Updated: Jun 2, 2020
I’ve recently been coming across many clients and friends who are currently having issues, arguments or misunderstandings with ‘significant others’ and feel so depleted of energy by it all.
Why do we get so affected by these arguments? To argue takes us out of our natural or neutral state of being. We sometimes start the argument, and other times the other person does. Regardless, no one feels good and no one wins. Is it a build up of frustration because of unsaid things? Is it that we are just tired and irritable and have reached our limit? Are we just too busy and have no time to do our regular tasks and we drop the ball, leaving others reacting in frustration?
Whatever the cause, it's amazing how it can bring us to almost a complete stand still. We feel sad and not balanced. We tend to over think what was said, what we wanted to say and waste so much time justifying why we are right or why they are wrong or, the best part – what you could have said now you’ve had more time to think. Then we can go through the worst case scenarios and before you know it, you are eating the wrong things, you are not eating at all, or not sleeping.
Over thinking this will not serve you. Sometimes by trying to relax yourself and removing yourself from the thought, the physical location or the person, you will have time to calm down and re-assess.
The funny thing is, when you have calmed down, you begin to see the fight for what it was. It is usually only one or two minor inconveniences that has altered the way in which you or the other person acts. These inconveniences are usually things such as being tired or being irritated by external, sometimes unrelated, events.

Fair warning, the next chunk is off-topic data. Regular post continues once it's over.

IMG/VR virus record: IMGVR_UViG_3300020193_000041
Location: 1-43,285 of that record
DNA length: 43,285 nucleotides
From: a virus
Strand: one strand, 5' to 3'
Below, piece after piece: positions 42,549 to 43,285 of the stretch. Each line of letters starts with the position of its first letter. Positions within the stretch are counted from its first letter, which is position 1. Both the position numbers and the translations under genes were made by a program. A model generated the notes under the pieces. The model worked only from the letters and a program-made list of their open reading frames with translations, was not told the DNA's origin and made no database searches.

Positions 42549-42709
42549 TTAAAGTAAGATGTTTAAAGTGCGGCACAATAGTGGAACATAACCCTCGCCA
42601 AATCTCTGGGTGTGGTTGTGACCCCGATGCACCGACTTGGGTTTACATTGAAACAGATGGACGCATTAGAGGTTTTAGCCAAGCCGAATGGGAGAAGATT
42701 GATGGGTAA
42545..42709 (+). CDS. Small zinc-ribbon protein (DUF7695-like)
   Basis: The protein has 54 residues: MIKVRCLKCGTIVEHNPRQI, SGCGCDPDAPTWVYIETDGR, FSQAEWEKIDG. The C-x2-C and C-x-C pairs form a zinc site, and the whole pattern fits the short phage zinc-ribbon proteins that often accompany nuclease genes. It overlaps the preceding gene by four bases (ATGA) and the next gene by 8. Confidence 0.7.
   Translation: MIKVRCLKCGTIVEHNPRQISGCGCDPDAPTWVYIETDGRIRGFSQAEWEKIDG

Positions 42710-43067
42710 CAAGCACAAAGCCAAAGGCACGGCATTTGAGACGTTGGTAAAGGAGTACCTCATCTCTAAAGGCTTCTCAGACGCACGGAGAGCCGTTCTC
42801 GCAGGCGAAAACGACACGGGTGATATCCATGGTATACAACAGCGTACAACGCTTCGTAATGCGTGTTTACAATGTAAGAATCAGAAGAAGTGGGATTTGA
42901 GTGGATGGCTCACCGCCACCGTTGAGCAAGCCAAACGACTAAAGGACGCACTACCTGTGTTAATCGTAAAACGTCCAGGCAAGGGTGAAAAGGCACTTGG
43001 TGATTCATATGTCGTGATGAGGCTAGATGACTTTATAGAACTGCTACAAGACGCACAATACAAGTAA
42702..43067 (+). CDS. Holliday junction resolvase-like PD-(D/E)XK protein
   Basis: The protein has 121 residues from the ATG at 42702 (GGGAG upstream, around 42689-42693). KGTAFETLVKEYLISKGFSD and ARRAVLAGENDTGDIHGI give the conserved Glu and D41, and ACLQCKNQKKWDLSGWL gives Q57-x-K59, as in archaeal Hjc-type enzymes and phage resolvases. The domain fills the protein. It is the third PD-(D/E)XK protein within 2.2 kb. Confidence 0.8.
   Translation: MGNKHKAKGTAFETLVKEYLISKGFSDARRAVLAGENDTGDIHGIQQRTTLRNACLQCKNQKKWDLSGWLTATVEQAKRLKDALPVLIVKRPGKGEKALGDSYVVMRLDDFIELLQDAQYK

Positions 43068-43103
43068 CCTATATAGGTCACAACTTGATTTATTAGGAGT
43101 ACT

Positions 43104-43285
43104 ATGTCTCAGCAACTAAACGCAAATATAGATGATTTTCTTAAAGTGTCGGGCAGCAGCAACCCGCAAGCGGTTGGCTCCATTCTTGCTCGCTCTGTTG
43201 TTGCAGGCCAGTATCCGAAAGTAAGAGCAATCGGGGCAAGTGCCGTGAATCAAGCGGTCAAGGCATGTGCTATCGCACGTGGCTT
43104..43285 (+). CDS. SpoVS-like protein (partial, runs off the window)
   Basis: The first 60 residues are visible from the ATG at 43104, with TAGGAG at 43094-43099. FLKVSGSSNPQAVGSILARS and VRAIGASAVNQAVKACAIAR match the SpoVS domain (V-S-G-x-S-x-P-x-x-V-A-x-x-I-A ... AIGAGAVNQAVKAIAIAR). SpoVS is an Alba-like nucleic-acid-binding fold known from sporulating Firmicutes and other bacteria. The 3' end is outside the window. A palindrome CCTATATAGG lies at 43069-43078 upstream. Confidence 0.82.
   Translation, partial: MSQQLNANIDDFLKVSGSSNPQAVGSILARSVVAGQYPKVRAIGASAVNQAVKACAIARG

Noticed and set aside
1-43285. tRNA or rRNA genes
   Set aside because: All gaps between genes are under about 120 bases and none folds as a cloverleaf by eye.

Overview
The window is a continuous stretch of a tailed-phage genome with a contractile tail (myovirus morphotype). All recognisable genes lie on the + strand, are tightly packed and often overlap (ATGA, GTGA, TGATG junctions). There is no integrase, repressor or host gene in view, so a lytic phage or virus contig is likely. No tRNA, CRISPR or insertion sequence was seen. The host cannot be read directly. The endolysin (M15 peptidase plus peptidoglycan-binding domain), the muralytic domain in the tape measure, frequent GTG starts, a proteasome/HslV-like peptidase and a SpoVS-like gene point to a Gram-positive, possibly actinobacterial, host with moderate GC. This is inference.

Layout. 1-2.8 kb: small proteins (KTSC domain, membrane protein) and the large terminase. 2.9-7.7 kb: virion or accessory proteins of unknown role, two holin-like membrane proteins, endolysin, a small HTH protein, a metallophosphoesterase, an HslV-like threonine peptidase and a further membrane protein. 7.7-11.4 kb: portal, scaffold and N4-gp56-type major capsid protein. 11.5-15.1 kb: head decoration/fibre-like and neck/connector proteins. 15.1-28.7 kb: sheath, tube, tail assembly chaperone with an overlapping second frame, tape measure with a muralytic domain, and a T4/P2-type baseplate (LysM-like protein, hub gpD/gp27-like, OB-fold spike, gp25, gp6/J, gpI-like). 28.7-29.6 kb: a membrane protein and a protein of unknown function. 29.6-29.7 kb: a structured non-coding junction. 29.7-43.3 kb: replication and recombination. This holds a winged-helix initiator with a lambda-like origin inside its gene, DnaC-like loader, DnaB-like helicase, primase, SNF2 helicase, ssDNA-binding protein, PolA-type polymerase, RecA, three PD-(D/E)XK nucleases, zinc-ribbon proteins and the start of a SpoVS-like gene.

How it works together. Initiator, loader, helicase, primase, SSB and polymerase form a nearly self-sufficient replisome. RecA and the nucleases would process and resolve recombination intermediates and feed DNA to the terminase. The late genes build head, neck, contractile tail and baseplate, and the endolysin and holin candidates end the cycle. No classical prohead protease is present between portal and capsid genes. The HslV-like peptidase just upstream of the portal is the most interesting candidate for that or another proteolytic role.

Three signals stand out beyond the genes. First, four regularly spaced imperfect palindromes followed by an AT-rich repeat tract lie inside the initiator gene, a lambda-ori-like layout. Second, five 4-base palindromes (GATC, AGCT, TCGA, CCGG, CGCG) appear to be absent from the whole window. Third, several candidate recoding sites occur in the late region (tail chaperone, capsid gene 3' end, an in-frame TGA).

A few simple steps to calm down are;
Deep slow breathing in a separate space;
Take a bath with relaxing music and candles;
Watch a nice movie at home or out;
Go and have a coffee with a friend (but try not to talk about it – “paralysis by analysis”!);
Cuddle your children or pet and give some love.
Once you have calmed down, the calmness almost sheds a light on the situation and you automatically feel better. It’s from this position that you can gain your own energy back and take a little bit more control – not just in terms of the argument but in terms of your life at that given moment.
After you have established a sense of calmness, try to coach yourself. Ask yourself: What is his or her point when you remove all the heated words. Do they feel they are not being heard, or lacking the attention and love they desire? Having a clearer understanding of why certain things annoy your partner will save you from many arguments down the track.
Make it simple for yourself, and don’t play the blame game, but rather try to soften the situation by apologising or simply saying “I don’t want to argue with you”. This diffuses the situation which then leads to a calmer conversation.
Remember – sometimes the reason that people argue is because they care and ultimately want to love you more. Soften, listen and negotiate and you will find that both yourself and your partner can be satisfied.
Life & Business Coach